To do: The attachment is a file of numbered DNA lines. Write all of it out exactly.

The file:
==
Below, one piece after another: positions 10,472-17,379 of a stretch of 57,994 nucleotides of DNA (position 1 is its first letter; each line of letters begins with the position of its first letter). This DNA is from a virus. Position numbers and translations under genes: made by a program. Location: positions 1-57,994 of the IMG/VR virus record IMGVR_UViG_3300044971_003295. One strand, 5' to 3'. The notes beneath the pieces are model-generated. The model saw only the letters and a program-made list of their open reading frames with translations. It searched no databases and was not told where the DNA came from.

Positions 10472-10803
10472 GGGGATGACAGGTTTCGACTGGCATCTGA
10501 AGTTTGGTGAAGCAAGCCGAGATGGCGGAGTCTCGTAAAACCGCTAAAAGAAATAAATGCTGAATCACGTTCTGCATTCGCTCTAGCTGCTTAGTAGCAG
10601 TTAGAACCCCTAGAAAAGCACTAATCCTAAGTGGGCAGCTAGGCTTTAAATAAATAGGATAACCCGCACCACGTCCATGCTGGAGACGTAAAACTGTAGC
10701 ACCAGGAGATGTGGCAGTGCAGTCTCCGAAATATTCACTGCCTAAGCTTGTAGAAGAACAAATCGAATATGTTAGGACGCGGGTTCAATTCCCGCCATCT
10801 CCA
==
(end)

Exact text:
Below, one piece after another: positions 10,472-17,379 of a stretch of 57,994 nucleotides of DNA (position 1 is its first letter; each line of letters begins with the position of its first letter). This DNA is from a virus. Position numbers and translations under genes: made by a program. Location: positions 1-57,994 of the IMG/VR virus record IMGVR_UViG_3300044971_003295. One strand, 5' to 3'. The notes beneath the pieces are model-generated. The model saw only the letters and a program-made list of their open reading frames with translations. It searched no databases and was not told where the DNA came from.

Positions 10472-10803
10472 GGGGATGACAGGTTTCGACTGGCATCTGA
10501 AGTTTGGTGAAGCAAGCCGAGATGGCGGAGTCTCGTAAAACCGCTAAAAGAAATAAATGCTGAATCACGTTCTGCATTCGCTCTAGCTGCTTAGTAGCAG
10601 TTAGAACCCCTAGAAAAGCACTAATCCTAAGTGGGCAGCTAGGCTTTAAATAAATAGGATAACCCGCACCACGTCCATGCTGGAGACGTAAAACTGTAGC
10701 ACCAGGAGATGTGGCAGTGCAGTCTCCGAAATATTCACTGCCTAAGCTTGTAGAAGAACAAATCGAATATGTTAGGACGCGGGTTCAATTCCCGCCATCT
10801 CCA